‘Jobs for life’ may be a thing of the past, but Gen Z don’t seem to mind. Instead of seeking security in one job, they prefer to treat themselves as an investment, which means they relish the opportunity to learn as much as possible. As they see it, the more they learn today, the more valuable they’ll be to employers in the future.
This means companies offering learning and development opportunities will be more likely to hang on to top talent. In fact, Sparks & Honey found that the number one factor attracting Gen Z employees to jobs was the opportunity for career advancement.
4. Invest in technology
Having never known a world without the internet, it’s no surprise Generation Z is sometimes nicknamed the ‘iGeneration’.
This generation is more adept at communicating than any that has ever existed before. Generation Z have been using instant messenger applications, social media and email since a young age – meaning they’ve been practicing written communication skills for pretty much their whole lives.
This makes them extremely valuable, especially in roles that require a high level of communication such as customer services, sales and marketing. However, you will only stand to benefit from these skills if you give your Gen Z staff the tools they need.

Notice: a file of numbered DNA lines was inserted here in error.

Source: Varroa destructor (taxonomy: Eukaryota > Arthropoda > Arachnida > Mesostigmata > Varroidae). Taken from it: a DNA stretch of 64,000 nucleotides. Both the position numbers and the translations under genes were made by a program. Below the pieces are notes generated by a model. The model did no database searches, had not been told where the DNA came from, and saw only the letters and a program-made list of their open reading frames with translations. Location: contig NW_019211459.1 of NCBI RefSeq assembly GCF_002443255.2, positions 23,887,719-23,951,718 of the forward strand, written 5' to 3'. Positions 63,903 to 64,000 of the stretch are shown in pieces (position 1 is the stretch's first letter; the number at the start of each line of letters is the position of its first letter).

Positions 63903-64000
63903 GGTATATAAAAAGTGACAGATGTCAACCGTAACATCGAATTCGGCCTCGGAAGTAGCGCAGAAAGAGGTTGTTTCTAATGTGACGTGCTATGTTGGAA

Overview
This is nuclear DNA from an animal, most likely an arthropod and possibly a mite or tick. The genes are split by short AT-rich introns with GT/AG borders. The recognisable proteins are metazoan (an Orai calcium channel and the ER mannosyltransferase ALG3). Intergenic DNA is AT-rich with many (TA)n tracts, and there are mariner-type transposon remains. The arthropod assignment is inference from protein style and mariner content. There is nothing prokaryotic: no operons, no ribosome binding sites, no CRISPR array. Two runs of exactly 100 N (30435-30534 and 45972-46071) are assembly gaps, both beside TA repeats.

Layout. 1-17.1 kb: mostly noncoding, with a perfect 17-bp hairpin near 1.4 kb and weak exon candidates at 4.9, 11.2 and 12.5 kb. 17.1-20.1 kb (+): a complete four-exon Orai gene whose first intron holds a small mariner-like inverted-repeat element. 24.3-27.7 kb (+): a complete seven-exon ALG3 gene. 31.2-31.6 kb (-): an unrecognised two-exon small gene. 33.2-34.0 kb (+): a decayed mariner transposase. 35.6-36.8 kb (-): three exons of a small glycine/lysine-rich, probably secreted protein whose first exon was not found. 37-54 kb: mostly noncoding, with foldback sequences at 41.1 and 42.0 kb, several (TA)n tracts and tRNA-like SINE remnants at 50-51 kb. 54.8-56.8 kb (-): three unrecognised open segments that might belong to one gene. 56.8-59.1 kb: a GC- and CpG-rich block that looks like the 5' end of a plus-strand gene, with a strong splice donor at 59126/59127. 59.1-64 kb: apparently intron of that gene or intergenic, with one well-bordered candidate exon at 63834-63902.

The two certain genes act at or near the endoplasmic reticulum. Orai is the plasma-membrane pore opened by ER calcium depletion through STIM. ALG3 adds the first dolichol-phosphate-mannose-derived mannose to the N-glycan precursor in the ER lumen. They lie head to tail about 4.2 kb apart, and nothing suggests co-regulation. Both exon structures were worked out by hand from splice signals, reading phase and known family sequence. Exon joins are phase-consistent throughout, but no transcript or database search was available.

Make sure you use technology that helps, not hinders, your workforce in their roles. Use cloud technology that means they can work anywhere, anytime. Use systems which automate admin tasks across the whole organization, freeing up time to concentrate on the things that matter.
Want to find out more? Download our 10-step guide to building a business case for HR tech investment.
5. Take care of their wellbeing
Mental health is a big topic right now among HR and People leaders, and Generation Z are taking notice. They’re increasingly looking for employers who show they care about mental health issues.
According to the Stress in America survey from the American Psychological Association, as many as 37% of Gen Z respondents have already encountered stress and burnout in their jobs.
Employees experiencing high levels of stress are more likely to miss days of work, feel disengaged, and leave jobs earlier than people who experience less stress.
Having an effective stress management program at your company is not only essential for helping you to retain top talent – it also helps to attract employees from other companies who feel stressed out.
Showing employees that you care about their mental health through positive action is one of the most positive – and cost-effective – changes you can make.
Ultimately, don’t generalize
When we talk about managing different generations, we must remember that everyone within those age ranges are different – so while you may be trying to attract and retain Gen Z talent, it still pays to take a personal approach.
Do you know what your Gen Z employees want in your organization?
Find out what HR leaders told us about the challenges, and rewards, of managing a multi-generational workforce. Download our research report ’17 to 70’ today.